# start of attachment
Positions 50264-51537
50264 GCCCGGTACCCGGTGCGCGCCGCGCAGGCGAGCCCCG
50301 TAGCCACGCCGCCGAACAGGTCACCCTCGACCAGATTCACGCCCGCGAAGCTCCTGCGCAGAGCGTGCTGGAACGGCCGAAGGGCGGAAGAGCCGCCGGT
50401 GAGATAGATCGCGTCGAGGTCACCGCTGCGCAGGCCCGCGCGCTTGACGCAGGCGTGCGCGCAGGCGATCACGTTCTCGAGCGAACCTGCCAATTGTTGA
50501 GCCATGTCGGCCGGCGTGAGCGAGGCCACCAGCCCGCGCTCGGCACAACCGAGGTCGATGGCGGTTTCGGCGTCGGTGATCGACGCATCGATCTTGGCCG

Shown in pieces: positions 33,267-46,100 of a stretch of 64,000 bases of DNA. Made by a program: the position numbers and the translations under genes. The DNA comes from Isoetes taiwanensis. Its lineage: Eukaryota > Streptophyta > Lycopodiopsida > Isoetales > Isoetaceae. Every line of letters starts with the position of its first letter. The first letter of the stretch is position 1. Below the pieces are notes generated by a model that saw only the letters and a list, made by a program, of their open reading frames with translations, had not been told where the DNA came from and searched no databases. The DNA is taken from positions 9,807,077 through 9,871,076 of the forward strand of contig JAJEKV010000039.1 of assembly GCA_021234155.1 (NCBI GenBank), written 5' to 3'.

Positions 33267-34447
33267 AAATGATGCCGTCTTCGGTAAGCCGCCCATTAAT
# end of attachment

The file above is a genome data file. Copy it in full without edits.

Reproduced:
Positions 50264-51537
50264 GCCCGGTACCCGGTGCGCGCCGCGCAGGCGAGCCCCG
50301 TAGCCACGCCGCCGAACAGGTCACCCTCGACCAGATTCACGCCCGCGAAGCTCCTGCGCAGAGCGTGCTGGAACGGCCGAAGGGCGGAAGAGCCGCCGGT
50401 GAGATAGATCGCGTCGAGGTCACCGCTGCGCAGGCCCGCGCGCTTGACGCAGGCGTGCGCGCAGGCGATCACGTTCTCGAGCGAACCTGCCAATTGTTGA
50501 GCCATGTCGGCCGGCGTGAGCGAGGCCACCAGCCCGCGCTCGGCACAACCGAGGTCGATGGCGGTTTCGGCGTCGGTGATCGACGCATCGATCTTGGCCG

Shown in pieces: positions 33,267-46,100 of a stretch of 64,000 bases of DNA. Made by a program: the position numbers and the translations under genes. The DNA comes from Isoetes taiwanensis. Its lineage: Eukaryota > Streptophyta > Lycopodiopsida > Isoetales > Isoetaceae. Every line of letters starts with the position of its first letter. The first letter of the stretch is position 1. Below the pieces are notes generated by a model that saw only the letters and a list, made by a program, of their open reading frames with translations, had not been told where the DNA came from and searched no databases. The DNA is taken from positions 9,807,077 through 9,871,076 of the forward strand of contig JAJEKV010000039.1 of assembly GCA_021234155.1 (NCBI GenBank), written 5' to 3'.

Positions 33267-34447
33267 AAATGATGCCGTCTTCGGTAAGCCGCCCATTAAT